The NLRB applied a right it had recently announced in Quality Mfg. Co. and then clarified in Mobil Oil Corp. that employees in unionized workplaces had a right under Section 7 of the National Labor Relations Act (NLRA) to the presence of a union representative during any inquiry where the employee's job might be in jeopardy. The NLRB had explained in those decisions that having a union representative present was an exercise of the right to the 'mutual aid and protection' protected by Section 7. Therefore, an employer's refusal of such presence was an unfair labor practice and actionable under the NLRA. As a result, the NLRB found that Weingarten had engaged in an unfair labor practice by refusing Collins a representative and Weingarten appealed to the United States Court of Appeals for the Fifth Circuit.
The Fifth Circuit held that this interpretation of Section 7 was impermissible and refused to enforce the NLRB order. The Fifth Circuit followed the lead of the Seventh and Fourth circuits which had refused to enforce the NLRB's previous decisions in Mobil Oil Corp. and Quality Mfg. Co. respectively. The Fifth Circuit argued that no union presence was necessary in Collins' questioning because the company was not attempting to bargain with her in any way. Additionally, the court argued that requiring a union representative any time the threat of discipline was present would extend the scope of the NLRA far too broadly. The NLRB appealed to the Supreme Court of the United States, which granted certiorari to hear the case.
US Supreme Court
The Supreme Court, reversing the Fifth Circuit, held that the NLRB decision was appropriate because its interpretation of the NLRA was permissible. The Court explained that the NLRB is entrusted with the responsibility to adapt the NLRA to changing times and that as a result courts reviewing its decisions only have the authority to reject its interpretations of the NLRA if those decisions are impermissible under it. This also led to the Court's observation that the NLRB can change its interpretation of the NLRA over time and is not required to comply with its earlier decisions.
The Court held that in this case the NLRB's interpretation of Section 7 was permissible because union representation at employer inquiries constitutes "concerted activity for mutual aid or protection" under the statute. While a particular inquiry might only have implications for one worker, each employee has an interest in the outcome as it establishes rules they will have to follow in the future. The Court further pointed out that having a representative present will help the employee who may be too "fearful or inarticulate" to accurately participate in the investigation as well as the employer by eliciting facts and helping find other sources for the investigation. The Court also pointed out that requiring a union representative at inquiries was consistent with actual labor practice as something already found in many workplaces. As a result, the Court reversed and remanded directing the Fifth Circuit to enter a judgment enforcing the NLRB order. Justice Brennan said the following.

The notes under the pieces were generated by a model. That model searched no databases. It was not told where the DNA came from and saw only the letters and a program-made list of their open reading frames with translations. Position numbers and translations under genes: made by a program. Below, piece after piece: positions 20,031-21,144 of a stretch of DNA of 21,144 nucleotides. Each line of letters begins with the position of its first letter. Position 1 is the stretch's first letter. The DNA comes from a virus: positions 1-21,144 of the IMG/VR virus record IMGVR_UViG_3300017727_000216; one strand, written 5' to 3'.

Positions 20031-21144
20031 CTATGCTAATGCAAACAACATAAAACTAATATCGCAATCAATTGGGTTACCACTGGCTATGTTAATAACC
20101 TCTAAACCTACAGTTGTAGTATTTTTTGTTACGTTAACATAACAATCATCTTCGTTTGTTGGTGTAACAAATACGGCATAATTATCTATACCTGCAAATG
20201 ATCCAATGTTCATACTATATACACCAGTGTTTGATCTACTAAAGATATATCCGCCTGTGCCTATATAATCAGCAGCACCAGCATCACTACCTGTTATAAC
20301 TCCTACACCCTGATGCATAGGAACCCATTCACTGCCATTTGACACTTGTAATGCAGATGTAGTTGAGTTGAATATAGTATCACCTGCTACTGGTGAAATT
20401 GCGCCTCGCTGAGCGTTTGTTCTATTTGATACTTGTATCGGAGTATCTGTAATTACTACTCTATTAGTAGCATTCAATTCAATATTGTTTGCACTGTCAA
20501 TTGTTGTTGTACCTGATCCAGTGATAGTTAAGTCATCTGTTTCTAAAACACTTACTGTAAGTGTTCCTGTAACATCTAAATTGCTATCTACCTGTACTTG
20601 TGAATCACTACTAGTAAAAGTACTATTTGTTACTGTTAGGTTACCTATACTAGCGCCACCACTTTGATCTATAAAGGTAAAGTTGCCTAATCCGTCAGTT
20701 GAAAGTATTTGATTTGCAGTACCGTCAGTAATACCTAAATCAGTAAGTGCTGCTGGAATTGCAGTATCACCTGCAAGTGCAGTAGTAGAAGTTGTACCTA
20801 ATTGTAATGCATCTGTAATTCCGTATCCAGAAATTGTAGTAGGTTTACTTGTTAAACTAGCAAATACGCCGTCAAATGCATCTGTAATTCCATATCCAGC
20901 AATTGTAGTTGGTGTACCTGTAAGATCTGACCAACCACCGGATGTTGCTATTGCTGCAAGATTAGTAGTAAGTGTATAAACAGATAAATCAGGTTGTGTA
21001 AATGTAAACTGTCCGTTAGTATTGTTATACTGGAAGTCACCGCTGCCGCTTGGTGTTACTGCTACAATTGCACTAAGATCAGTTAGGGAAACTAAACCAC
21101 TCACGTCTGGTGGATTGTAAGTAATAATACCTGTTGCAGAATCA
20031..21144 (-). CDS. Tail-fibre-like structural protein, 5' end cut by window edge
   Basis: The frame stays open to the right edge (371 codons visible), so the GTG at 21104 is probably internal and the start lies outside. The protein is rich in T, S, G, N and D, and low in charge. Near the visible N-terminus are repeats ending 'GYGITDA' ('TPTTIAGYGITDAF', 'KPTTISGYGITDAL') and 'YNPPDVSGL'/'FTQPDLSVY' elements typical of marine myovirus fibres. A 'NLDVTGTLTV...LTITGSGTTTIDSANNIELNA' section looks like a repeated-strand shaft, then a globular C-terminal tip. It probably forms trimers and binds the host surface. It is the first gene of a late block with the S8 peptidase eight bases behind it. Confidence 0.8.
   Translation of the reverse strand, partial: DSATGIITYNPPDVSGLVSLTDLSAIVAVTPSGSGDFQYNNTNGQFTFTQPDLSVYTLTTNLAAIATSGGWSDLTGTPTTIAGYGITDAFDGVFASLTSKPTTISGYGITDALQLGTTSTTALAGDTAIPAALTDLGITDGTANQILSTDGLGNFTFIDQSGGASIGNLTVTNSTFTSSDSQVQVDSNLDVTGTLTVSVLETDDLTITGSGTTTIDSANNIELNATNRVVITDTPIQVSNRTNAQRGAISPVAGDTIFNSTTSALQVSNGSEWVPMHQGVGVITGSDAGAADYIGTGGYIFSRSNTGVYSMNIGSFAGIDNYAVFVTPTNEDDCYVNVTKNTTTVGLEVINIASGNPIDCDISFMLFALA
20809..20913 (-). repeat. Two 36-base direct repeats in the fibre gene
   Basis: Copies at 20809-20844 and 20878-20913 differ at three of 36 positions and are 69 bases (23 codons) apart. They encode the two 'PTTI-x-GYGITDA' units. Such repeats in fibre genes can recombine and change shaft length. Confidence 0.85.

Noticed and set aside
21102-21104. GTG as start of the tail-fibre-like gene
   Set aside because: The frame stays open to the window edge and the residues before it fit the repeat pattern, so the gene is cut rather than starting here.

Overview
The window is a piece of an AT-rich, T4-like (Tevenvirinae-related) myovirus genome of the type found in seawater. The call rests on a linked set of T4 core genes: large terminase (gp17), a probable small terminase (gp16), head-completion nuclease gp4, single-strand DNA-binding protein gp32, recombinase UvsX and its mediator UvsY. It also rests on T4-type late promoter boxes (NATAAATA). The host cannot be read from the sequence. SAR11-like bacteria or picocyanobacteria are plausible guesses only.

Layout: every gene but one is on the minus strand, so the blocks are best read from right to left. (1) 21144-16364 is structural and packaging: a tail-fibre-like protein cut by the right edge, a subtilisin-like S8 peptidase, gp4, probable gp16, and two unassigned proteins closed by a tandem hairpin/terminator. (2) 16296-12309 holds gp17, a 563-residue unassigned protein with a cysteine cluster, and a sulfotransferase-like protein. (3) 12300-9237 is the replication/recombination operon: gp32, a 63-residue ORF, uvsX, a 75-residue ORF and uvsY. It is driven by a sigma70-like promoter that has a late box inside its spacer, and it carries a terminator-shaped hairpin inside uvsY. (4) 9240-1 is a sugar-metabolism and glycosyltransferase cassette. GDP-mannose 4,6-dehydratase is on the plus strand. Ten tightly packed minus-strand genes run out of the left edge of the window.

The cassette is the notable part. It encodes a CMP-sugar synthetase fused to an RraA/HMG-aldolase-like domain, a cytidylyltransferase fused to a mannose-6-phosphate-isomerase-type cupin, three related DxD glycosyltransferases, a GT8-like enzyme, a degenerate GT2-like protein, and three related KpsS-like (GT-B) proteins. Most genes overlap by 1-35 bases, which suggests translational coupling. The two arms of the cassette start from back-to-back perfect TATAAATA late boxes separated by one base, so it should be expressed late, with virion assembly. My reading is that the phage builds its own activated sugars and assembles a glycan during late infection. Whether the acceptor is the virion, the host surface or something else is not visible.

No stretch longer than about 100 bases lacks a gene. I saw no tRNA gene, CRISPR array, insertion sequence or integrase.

The Board's construction plainly effectuates the most fundamental purposes of the Act. In § 1, 29 U.S.C. § 151, the Act declares that it is a goal of national labor policy to protect
"the exercise by workers of full freedom of association, self-organization, and designation of representatives of their own choosing, for the purpose of . . . mutual aid or protection."
To that end, the Act is designed to eliminate the "inequality of bargaining power between employees... and employers." Ibid. Requiring a lone employee to attend an investigatory interview which he reasonably believes may result in the imposition of discipline perpetuates the inequality the Act was designed to eliminate, and bars recourse to the safeguards the Act provided "to redress the perceived imbalance of economic power between labor and management." American Ship Building Co. v. NLRB, 380 U. S. 300, 380 U. S. 316 (196). Viewed in this light, the Board's recognition that § 7 guarantees an employee's right to the presence of a union representative at an investigatory interview in which the risk of discipline reasonably inheres is within the protective ambit of the section "read in the light of the mischief to be corrected and the end to be attained.'" NLRB v. Hearst Publications, Inc., 322 U. S. 111, 322 U. S. 124 (1944).